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Florida Native Plants – How To Grow And Care For Coontie

by | Jan 25, 2018 | Native Plants

The Coontie is real special because it is Florida’s only native cycad. Cycads are considered among the most ancient of all plants and are often referred to as living fossils. The cycad plant family is often confused with palms and ferns but they all have a central trunk topped with a whorl of leaves. But while ferns have spores and palms have flowers that graduate into seed fruit, cycads are Gymnosperm that produce cones.  Coontie is a woody plant with a thick, soft stem that appears like a trunk but it is mostly made of storage tissue and negligible true wood tissue. The other thing that makes Coontie special is that it is the sole larval food for the Atala butterfly.

Coontie has historically been an important starch source to Native Americans and early settlers. The city of Ft. Lauderdale was given rise to thanks to an early industry around the harvest of Coontie.

Plant Specs And Use

This shrub with palm-like fronds grows very slowly to a compact size of 2-1/2 to 3 feet tall by 3 feet wide. It can easily grow in a wide range of soil, is drought-tolerant once established, and easily adapts to full sun or full shade. Coontie is cold-hardy, being able to withstand the lowest temperature of 30°F It is native to Florida, Cuba and the West Indies.

Native plant Cycad enthusiasts, gardeners and state park programs have introduced this specimen as landscape plant into parks and gardens throughout Florida. Its attractive foliage, tropical shaped silhouette offering the look and feel of palm and its rich dark green stiff leaves, makes it an excellent landscape plant, for formal or natural landscapes. It makes a great choice for creating screens, in a border, as a backdrop for tropical blooms or even in containers or bonsai.

Coontie Planting Instructions

They are slow growing and take five years to reach commercial size. It only produces two or four short new leaves only once the first year, but it will continue to flush and grow more leaves as the years roll. By the fourth or fifth year, it will flush once or twice each year.

Coontie can be planted throughout the year in sandy, well drained soil.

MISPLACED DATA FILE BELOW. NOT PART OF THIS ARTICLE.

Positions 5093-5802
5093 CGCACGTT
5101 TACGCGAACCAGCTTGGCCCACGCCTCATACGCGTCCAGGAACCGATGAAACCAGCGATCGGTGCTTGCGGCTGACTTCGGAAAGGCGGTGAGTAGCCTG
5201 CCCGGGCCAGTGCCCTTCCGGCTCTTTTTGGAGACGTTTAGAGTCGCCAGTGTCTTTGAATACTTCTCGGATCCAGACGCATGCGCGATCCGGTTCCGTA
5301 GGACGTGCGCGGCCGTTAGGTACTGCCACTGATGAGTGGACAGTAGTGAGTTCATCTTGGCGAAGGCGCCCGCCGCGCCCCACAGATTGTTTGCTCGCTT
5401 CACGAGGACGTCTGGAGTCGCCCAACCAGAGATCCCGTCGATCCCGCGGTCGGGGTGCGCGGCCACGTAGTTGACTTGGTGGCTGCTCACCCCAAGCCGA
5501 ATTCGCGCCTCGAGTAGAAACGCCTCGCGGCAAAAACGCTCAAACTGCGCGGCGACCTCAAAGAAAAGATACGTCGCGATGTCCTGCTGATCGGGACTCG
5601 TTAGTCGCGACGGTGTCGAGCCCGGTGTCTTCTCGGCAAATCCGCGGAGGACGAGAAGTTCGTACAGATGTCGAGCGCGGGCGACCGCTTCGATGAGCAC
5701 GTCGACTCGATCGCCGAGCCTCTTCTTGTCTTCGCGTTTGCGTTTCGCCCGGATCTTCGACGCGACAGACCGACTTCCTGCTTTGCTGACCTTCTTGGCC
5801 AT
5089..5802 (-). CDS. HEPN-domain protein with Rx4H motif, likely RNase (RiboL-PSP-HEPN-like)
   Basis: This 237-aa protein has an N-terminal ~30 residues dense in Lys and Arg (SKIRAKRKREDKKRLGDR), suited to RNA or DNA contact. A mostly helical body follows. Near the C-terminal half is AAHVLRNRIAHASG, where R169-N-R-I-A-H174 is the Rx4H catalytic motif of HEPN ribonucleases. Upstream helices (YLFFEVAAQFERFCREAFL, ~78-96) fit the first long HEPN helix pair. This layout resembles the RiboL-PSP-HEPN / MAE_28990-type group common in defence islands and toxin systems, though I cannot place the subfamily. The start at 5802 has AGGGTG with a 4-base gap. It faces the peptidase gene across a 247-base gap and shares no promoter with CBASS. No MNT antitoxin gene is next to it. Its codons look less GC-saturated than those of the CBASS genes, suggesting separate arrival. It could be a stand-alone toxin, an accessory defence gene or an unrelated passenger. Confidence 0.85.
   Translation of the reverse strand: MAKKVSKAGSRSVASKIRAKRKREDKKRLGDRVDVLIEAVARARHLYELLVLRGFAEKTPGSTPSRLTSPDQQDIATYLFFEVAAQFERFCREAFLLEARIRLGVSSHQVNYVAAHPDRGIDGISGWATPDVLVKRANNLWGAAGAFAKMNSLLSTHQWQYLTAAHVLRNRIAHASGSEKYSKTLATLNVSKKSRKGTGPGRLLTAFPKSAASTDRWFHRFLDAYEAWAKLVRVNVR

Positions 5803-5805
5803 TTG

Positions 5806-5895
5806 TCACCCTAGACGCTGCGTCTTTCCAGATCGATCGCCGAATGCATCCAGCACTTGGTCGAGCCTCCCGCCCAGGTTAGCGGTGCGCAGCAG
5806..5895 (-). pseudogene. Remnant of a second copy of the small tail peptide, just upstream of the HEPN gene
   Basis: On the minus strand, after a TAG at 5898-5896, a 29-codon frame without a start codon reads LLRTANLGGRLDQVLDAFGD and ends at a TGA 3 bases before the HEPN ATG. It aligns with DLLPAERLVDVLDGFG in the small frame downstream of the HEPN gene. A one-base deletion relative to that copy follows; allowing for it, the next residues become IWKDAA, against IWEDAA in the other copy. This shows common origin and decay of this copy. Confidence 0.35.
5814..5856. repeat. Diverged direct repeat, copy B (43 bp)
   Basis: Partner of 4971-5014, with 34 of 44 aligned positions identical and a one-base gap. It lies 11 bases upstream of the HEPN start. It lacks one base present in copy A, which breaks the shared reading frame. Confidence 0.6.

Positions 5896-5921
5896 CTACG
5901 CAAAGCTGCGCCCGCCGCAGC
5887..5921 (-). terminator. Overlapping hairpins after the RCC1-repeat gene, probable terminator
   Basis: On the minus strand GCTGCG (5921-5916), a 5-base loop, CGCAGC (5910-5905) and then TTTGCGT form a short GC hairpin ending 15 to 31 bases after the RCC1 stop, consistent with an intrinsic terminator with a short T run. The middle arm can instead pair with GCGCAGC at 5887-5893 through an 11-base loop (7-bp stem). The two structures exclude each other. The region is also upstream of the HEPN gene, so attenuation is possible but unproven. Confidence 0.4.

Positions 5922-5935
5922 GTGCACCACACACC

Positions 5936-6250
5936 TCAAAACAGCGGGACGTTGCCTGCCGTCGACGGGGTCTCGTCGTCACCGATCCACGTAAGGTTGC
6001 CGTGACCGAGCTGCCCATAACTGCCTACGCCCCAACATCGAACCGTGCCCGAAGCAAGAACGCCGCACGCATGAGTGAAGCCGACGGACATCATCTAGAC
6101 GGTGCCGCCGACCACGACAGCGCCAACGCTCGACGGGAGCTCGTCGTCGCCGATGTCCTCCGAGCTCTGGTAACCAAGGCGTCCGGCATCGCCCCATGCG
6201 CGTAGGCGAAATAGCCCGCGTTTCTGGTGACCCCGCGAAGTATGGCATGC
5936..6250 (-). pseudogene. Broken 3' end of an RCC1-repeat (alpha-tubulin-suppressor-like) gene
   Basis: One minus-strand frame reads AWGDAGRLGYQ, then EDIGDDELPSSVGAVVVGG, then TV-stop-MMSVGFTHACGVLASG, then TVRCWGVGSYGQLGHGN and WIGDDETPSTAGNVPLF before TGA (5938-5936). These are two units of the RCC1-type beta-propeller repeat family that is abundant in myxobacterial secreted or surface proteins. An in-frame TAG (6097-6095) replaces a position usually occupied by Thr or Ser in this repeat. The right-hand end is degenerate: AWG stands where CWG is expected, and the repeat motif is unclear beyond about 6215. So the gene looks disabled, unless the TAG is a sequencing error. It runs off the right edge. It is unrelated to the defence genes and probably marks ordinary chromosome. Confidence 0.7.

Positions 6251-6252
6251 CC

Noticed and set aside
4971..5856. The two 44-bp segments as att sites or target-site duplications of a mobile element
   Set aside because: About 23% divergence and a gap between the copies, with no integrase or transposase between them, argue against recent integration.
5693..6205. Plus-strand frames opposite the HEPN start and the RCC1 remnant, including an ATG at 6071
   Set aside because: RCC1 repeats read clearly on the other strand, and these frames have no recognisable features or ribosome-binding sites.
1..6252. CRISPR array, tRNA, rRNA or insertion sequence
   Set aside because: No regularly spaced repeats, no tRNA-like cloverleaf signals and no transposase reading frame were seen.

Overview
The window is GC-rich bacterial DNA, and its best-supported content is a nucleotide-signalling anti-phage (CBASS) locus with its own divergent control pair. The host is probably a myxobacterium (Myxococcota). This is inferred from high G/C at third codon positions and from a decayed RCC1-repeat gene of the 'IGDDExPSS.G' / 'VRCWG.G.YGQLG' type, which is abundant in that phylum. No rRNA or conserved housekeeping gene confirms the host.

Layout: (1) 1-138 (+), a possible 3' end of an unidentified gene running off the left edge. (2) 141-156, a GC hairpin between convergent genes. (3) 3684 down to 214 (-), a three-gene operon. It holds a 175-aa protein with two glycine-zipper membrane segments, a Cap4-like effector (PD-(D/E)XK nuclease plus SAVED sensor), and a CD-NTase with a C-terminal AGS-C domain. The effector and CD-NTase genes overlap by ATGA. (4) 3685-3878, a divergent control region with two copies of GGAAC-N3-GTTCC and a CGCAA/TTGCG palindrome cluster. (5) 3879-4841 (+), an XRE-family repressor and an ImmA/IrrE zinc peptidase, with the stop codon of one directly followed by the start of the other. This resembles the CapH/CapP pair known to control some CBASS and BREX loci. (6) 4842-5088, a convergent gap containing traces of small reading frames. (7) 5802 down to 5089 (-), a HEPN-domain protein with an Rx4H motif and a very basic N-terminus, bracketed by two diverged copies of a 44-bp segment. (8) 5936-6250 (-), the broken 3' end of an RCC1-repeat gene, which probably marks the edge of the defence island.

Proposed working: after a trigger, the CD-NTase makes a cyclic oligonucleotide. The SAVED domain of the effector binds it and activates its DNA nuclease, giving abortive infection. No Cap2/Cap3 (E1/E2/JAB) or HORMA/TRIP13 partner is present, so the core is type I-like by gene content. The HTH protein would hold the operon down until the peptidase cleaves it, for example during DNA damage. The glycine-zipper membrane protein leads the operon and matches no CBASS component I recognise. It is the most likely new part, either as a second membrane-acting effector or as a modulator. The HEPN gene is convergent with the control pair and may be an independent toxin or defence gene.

Pick a planting location with enough space for roots to spread and leaves to grow freely. It should adequately be away from building foundations, walls, or decks to avoid any growing foliage from causing any problems in the future. Coontie requires a space range of 4′ (1.2-1.8m) because by the fifth year, the space will be filled.
Hold the base of the plant to remove the plant from the container and tip it sideways. Rotate the container and tap the outside of the pot to loosen the plant from the pot. This loosens the soil and the plant pulls out smoothly from the pot.  Remove any burlap fabric or string and wires around it.

Place the plant in the hole keeping the rootball higher than surrounding grade and fill in with soil till the base. Pack more soil around the root ball. Do not bury the rootball!

Water the plant well before adding a 2” (5cm) layer of mulch such as bark around the planting area. But make sure that the mulch only comes to the edge of the rootball to prevent any decay.

Keep water 2 times every week until established. For the first growing season a slow, one-hour trickle of water is ideal.  Soak the ground thoroughly up to 8” during hot spells every few days. This works better in establishing a better drought-resistant plant than watering a little daily.

Established Coontie shrubs do not require fertilizer.

Pruning may rarely be needed to remove dead leaves or may be a good way to remove insects when infected with pests. If needed natural oils like neem or partin oil safely will control scale on Coontie.

For more information about Coontie plant care and if you are interested in buying, check out Wilcox Plant & Supplies Shop.

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